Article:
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Thia gasped. “Clint Eastwood? You have a Clint Eastwood tattoo?” She covered her mouth with her hand. “I mean I’ve seen you without your shirt on and I knew that was a portrait but I didn’t realize it was actually Clint Eastwood.”

I pulled my shirt back down and took a drag of my cigarette. “Laugh all you want, Ti. C.E. was Chuck Norris before there was a Chuck Norris.”

“Oh my god please don’t tell me you have a Chuck Norris tattoo,” she said, grabbing her stomach and continuing to laugh at my expense.

I loved that sound.

I would remember that sound.

“What’s wrong with a Chuck Norris tattoo?” I deadpanned.

“Oh, I didn’t mean. He’s ummm…” I burst out laughing as she tried to backtrack.

I could have let her struggle a little while longer, she looked adorable when she was all flustered, but I was having trouble keeping a straight face. “I’m just fucking with you,” I finally said.

She let out a sigh of relief. “Oh thank god. I didn’t know how I was going to get out of that one.”

“Okay, so now you know my favorite, so what’s yours? Same category.”

Thia smiled so big and brightly I thought her mouth was about to swallow her face. “I have two.”

“And…?” I pressed.

“Scarface and The Godfather.”

I laughed more that day than I had in the last twenty-seven years, all because of the girl with the crazy pink hair.

The girl I’d fallen in love with.


“You’re different, Ti,” I said, when we’d both recovered enough to speak again. “But I’ve known that since the day I met you.”

“You mean the day your friend held a gun on me,” she corrected.

“Yes, I mean the day the little kid version of you almost took out a biker seven times your size,” I said.

“Well, serves him right. He shouldn’t have been trying to rob a kid,” she argued.

“Technically, he was trying to rob a store, not a kid,” I countered.

She shot me a look that said ‘oh please.’ “So you’re saying that if it was Emma May at the counter it would’ve somehow ended things better? Because I can tell you right now, it wouldn’t have been a lick better for Skid or Skud or Skuzz or whatever his name was, because Emma May is a shoot-first, don’t-care-about-asking-questions kind of old lady. Just ask her first husband.” She scratched her chin and wrinkled her nose. “Or her fourth…”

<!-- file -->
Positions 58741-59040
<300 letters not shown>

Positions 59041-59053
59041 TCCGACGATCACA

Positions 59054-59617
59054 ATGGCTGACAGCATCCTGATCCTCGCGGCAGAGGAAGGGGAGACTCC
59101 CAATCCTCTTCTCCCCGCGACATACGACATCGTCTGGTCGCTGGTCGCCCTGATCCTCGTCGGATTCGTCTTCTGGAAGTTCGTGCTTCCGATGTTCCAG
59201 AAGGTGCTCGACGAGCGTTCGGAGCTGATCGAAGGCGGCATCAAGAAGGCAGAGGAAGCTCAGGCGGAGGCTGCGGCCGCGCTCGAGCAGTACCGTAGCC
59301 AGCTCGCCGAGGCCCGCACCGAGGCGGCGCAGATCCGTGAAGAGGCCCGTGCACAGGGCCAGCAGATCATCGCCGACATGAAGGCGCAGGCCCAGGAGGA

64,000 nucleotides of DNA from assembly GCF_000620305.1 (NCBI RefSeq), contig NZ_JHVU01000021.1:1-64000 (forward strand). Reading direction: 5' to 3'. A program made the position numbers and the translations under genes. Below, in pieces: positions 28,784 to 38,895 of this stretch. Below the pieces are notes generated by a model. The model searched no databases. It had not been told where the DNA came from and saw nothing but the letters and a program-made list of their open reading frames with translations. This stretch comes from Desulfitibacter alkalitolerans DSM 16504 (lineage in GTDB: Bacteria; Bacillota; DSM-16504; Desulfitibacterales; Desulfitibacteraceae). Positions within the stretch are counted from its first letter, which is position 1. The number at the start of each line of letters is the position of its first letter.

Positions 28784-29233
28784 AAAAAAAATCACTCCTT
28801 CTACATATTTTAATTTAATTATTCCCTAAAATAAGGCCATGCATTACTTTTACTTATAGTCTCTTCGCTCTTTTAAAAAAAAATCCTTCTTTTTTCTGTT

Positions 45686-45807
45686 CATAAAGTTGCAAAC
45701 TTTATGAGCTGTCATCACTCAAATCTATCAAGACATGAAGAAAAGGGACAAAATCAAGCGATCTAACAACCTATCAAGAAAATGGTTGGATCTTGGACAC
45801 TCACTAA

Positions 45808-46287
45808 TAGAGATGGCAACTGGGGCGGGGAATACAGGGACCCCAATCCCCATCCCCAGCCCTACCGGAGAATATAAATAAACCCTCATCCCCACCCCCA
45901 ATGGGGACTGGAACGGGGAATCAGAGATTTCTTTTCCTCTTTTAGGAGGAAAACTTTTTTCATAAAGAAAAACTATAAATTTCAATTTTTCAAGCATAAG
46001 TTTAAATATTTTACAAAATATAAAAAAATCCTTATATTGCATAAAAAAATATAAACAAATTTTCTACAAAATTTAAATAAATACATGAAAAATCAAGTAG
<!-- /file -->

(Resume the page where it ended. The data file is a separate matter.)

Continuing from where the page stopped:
The way Thia talked with her hands, reminded me of a character you would find in a comic book.

One with really, really nice tits.

“See what I mean?” I pointed out. “I’ve never heard anyone say the kind of shit you say. You’re just…different.”

“Different,” she said the word slowly like she was examining it, turning it over on her tongue. She twirled a strand of her hair around in her fingers. “Isn’t different just a nicer word for bat-shit-crazy?” she asked, her face serious.

She looked down at her feet.

I reached over and lifted up her chin so she could look at me.

So she could SEE me.

“No, I said different and that’s exactly what I meant. In my world that’s a good thing. No, that’s a fucking GREAT thing. You ain’t like other girls, certainly nothing like the BBB’s.” When Ti wrinkled her nose in confusion I filled her in. “Beach Bastard Bitches, club whores,” I clarified. “When I’m positive you’re going to react one way to something, you keep surprising me by doing the complete opposite and I’m a hard man to surprise,” I said, stubbing out my cigarette on the bottom of my boot.

“I bet you tell all the girls they’re different. Bet that line’s worked a thousand times.” Ti pulled her chin away and stared down at the table, picking at the old red paint that had bubbled up on the surface. There was a hint of jealousy that crept into her question, and if it had come out of anyone else’s mouth I’d probably already ended the conversation and left the second she asked it. But it didn’t come from anyone else.

It came from Thia.

It was…cute.

I could have lied to her and said she was the only girl I’d ever said that to, but there was already a lingering lie between us, or rather an omission of truth on my part, and I didn’t want to add to the growing pile. “There was a girl, just one other. She was different, but not in the same way you were. I thought she could be different for me too.” I admitted out loud for the first time, remembering the sting of pain I felt when I saw King and Ray fucking up against the pillar under the house the night I tried to make her mine, and failed.

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